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Hawaii Centralizes data into ‘single source of truth’ to build trust between department branches

Department of Transportation

Hawaii

Hawaii Department of Transportation (HDOT) wanted to improve their ability to leverage data from internal and external source systems to make data-driven decisions. To foster trust and communication across districts, the department needed to aggregate data into a single source of truth.

Topics Covered

Transparency

Cost

Initial: 5 Million USD

Funding

General Fund/Existing Public Funds

Project Status

Operational since 2018

Gov Champion

Transportation Department

Problem Addressed

HDOT was using precious staff time to gather data, crucial to the state's transportation infrastructure.

The Hawaii Department of Transportation (HDOT) is responsible for maintaining, planning, designing, constructing, and operating state facilities and infrastructure across all modes of transportation. To maintain the highest safety standard, communication with other state, county and federal programs is essential. However, collaboration between department sections creates mounds of data.

For HDOT, this data was decentralized, and key decision makers were left without a single source of truth. For example, one department branch might see revenue at $5 million, while another sees $4 million. This left employees unclear on what number to trust. Responsible for completing the ACT 100 report, the department relies on credible data for reporting. Unclear data not only hindered department-wide reporting, but also decision-making processes and communication between teams.

The team also spent a large part of the workday manually compiling data. When manually entering information, employees had to provide explanations and often more data than necessary because expectations around important data were unclear. Some employees had to go through up to 12 revisions before the final data aggregation met standards. Staff spent time creating valuable data rather than acting on it.

In one instance, staff had to repeatedly reach out to stakeholders to obtain the data necessary for creating a dataset with how much money was spent on pavement and bridges. This information was critical to meeting federal regulations, as well as communicating with other districts working towards similar goals. Information was disjointed and spread across systems, adding time to project implementation and decreasing collaboration between department branches.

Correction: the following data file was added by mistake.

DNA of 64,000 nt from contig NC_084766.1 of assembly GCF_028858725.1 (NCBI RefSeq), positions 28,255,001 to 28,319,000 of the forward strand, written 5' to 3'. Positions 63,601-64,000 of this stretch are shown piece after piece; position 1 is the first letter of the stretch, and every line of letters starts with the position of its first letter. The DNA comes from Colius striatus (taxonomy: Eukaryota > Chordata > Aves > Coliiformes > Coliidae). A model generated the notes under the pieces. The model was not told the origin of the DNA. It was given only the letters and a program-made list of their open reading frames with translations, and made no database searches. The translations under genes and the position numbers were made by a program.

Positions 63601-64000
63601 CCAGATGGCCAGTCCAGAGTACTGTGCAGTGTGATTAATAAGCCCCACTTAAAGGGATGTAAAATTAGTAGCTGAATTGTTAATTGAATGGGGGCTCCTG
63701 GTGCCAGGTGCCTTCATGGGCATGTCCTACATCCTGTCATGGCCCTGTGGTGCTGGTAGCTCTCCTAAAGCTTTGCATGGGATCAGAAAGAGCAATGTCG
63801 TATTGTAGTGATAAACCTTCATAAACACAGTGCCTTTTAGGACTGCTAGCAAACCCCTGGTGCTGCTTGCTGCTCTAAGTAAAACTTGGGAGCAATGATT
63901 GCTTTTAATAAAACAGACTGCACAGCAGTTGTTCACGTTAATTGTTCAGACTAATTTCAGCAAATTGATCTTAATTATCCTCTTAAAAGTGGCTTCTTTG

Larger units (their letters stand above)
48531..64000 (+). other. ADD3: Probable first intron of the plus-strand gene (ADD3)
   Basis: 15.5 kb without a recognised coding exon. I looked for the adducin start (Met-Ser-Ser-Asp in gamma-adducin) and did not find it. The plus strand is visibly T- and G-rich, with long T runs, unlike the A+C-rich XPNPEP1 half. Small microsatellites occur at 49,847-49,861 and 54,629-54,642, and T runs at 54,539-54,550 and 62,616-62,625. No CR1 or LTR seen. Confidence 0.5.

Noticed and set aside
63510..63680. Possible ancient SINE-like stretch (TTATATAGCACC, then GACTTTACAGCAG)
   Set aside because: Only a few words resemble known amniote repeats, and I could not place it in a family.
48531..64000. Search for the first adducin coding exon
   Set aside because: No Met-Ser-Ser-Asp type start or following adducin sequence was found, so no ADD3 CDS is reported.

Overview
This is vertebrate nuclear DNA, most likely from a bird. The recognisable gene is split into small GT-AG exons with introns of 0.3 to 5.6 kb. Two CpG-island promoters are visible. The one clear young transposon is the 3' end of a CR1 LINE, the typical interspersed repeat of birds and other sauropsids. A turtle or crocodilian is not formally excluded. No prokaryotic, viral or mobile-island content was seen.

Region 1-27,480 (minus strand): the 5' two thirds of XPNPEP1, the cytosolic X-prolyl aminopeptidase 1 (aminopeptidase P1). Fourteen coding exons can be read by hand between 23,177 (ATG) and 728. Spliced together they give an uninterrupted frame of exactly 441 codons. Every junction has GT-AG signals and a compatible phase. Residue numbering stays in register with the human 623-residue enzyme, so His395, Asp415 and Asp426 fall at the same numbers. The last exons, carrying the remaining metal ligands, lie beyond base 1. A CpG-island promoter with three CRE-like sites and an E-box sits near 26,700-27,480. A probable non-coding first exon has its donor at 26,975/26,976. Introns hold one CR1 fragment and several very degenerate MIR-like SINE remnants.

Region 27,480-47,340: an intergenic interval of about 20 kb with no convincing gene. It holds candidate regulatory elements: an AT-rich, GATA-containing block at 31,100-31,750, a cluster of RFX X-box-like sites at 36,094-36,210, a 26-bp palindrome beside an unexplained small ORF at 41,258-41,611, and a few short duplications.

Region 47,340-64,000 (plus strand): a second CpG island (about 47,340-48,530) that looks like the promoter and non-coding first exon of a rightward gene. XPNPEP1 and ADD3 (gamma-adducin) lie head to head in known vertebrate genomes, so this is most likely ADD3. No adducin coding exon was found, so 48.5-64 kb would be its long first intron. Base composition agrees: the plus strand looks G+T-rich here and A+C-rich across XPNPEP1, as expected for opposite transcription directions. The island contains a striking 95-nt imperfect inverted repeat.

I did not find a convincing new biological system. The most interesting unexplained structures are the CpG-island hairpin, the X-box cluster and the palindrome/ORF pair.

Solutions Used

To streamline data management, HDOT collaborated with Grant Thornton who implemented an open data and BI platform.

To create a thorough plan for data changes, HDOT worked with Grant Thornton. The team helped implement an open data and BI platform for the department in order to deliver actionable insights to stakeholders throughout the agency using up-to-date, accurate data through a series of dashboards on the cloud-based data portal.

The new platform aggregates data, and utilizes visualizations to give staff clear insights on data points. With an emphasis on creating a user-friendly application, the visualizations are intended to empower stakeholders that are not accustomed to consuming information on a web-based platform. Additionally, platform automation kept project managers informed on deadlines by sending out reminders. The new platform facilitated communication between districts and increased data credibility, while also presenting the data in a user-friendly manner. Now, staff spends less time waiting for data from other districts and more time making informed decisions.

Now that staff has consistent access to dynamic data, they are more prepared to communicate during neighborhood board meetings where they interface with important stakeholders on transportation issues. Because the data can be easily filtered, HDOT staff can provide board members only with the information relevant to their jurisdictions.

The collaboration with HDOT is ongoing and relies on the Agile methodology for software development and analytics. The team operates in two-week sprint cycles and take an iterative approach to development as many of the work products rely on feedback from HDOT stakeholders. This gives HDOT the opportunity to express their needs in regular meetings, allowing Grant Thornton to shift project objectives to meet the department's dynamic demands.

Outcomes

1

Project managers have a greater understanding of whether or not their projects are on track and can now identify potential project bottlenecks

2

The department can now easily provide reports, like the ACT 100, to management and other federal departments, facilitating cross-functional collaboration

3

With more streamlined financial reporting HDOT has decreased time spent manually entering data and increased time spent planning and implementing projects

4

Because of data centralization and automation, data updates on a daily basis provide staff with actionable insights without requiring manual reporting

5

Clear, streamlined data leaves HDOT staff more prepared to interact with local leaders, ensuring their needs are taken into consideration

Lessons Learned

1

Meeting with different district leaders from across the state early on in the process can help secure buy-in and a greater understanding of pressing needs.

2

Rapport building was quintessential in this collaboration. Becoming a trusted advisor in a place that is generally skeptical of outsiders played a large role in the project's success.

Who Should Consider

Departments spending too much time on manual data entry, struggling to unify their internal and external stakeholders on using a single source of truth for data decisions.

Last Updated

Mar 21st, 2022

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